|Title||Perceptions of pedagogy for employability at a transnational university|
The pressure on higher education institutions to produce graduates ready to enter national or international labour markets with the requisite transferable skills to perform graduate level jobs has never been greater. The role of higher education in supporting the knowledge economy by adhering to employability led curricula is, however, a contentious one. Countries need a highly educated and skilled population to both use and disseminate knowledge, and research centres such as universities are vital in the creation of new knowledge and the adaptation of existing knowledge to suit local, national and international demands. While education policy may be guided by national governments and their economic, social and cultural ideals, there are counter arguments to the employability agenda. It has been argued that many highly specific skills can only be developed in genuine work situations, not in the classroom. It is also unclear how or whether the explicit teaching of employability skills improves performance in the workplace. The promotion of the employability agenda could be seen as eroding more traditional roles of higher education, including providing opportunities for individual betterment and the promotion of cultural understanding, liberal views, diversity and open-mindedness, especially where education policy seemingly promotes economic imperialism, and where responsibility for employment and employability is shifted primarily to individuals. This qualitative case study draws on reflections on teaching and learning from students and lecturers on undergraduate degree courses at Westminster International University, Tashkent, a transnational university in Uzbekistan. Using Cultural-Historical Activity Theory as the tool for analysis, this ongoing research is investigating lecturers’ and students’ understandings of employability pedagogy, how employability pedagogy is integrated in curricula of different undergraduate degree courses, and how lecturers mobilise their perceptions of employability pedagogy to construct classroom activity systems.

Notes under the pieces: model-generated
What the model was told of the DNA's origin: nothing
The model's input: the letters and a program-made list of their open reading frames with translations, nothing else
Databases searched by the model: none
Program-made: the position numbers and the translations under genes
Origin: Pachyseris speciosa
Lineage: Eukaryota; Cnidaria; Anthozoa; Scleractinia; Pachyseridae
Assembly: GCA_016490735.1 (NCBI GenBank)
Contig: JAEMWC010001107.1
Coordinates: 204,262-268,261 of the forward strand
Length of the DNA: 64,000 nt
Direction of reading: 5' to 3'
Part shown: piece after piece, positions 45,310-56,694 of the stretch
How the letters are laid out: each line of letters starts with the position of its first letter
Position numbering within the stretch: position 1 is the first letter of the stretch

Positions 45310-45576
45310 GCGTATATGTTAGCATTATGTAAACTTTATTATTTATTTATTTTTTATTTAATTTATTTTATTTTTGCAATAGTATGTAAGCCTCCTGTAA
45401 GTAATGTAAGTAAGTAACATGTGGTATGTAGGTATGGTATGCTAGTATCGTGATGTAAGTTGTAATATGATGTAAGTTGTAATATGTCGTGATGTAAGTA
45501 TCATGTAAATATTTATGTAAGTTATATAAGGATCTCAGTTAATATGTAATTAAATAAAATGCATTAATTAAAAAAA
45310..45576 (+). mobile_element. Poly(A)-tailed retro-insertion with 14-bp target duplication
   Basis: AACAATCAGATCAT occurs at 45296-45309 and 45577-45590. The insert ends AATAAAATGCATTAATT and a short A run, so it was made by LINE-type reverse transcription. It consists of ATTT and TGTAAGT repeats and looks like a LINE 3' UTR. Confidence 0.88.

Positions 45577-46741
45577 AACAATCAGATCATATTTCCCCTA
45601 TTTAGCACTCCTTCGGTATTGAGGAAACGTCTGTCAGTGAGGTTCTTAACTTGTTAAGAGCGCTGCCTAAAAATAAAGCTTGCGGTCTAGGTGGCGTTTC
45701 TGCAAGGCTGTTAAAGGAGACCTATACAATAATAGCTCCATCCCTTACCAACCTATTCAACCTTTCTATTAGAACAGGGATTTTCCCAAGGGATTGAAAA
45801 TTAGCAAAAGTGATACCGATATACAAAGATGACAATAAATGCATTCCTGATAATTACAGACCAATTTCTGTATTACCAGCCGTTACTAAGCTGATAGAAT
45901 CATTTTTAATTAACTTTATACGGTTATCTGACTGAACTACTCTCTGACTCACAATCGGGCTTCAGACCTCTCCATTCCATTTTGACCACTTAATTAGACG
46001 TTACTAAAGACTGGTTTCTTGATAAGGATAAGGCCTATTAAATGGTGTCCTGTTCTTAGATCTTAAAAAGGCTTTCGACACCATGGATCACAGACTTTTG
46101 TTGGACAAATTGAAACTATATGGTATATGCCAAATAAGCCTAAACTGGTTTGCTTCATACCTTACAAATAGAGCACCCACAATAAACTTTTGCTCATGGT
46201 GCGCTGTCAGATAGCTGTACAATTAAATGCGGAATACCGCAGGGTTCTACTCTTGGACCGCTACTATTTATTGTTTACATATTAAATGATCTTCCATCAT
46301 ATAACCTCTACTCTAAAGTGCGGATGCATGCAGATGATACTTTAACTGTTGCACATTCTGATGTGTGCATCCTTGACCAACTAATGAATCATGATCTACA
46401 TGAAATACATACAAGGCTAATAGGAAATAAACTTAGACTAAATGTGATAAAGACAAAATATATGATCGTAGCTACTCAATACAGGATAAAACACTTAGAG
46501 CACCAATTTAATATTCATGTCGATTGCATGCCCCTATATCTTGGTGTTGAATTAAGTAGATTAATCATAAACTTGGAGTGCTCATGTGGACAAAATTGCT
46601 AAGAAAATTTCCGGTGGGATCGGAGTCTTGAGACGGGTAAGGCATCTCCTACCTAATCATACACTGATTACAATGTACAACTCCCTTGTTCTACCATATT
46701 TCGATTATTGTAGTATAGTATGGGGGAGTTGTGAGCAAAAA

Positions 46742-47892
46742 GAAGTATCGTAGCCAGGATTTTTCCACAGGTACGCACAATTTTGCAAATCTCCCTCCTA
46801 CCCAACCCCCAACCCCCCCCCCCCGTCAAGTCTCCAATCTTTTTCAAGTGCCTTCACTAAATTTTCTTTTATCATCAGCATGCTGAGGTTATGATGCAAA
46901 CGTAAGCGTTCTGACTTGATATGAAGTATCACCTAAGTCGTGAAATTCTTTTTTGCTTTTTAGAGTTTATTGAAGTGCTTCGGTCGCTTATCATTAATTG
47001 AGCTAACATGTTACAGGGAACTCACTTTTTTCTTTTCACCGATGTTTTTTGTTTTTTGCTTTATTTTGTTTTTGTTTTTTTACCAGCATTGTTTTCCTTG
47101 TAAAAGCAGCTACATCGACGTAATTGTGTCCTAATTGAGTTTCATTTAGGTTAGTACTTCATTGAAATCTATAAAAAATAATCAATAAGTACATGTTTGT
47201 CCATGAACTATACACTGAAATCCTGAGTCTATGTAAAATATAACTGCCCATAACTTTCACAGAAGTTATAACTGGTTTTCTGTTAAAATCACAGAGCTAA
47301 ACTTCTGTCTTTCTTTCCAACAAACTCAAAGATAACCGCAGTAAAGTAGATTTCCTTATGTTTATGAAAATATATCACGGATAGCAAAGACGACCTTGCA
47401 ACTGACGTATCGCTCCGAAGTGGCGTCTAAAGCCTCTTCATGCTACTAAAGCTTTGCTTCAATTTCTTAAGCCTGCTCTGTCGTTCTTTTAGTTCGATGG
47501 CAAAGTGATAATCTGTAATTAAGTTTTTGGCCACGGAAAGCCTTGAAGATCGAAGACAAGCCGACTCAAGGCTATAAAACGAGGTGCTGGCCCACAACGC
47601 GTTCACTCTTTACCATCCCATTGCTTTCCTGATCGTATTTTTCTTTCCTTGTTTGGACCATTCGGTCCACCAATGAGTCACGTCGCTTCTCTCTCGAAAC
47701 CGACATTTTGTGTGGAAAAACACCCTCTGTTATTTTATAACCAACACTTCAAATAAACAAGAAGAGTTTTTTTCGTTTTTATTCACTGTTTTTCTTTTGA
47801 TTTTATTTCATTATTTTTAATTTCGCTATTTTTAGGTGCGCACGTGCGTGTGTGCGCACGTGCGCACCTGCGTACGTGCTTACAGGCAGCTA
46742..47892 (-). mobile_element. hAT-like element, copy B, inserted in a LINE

|Keywords||employability. transnational education|
|Conference||Research and pedagogy in the classroom|
|Publisher||British Education Research Association|
|Accepted author manuscript|
|Completed||09 Jun 2018|
|Web address (URL)||https://www.bera.ac.uk/event/s-chat-june|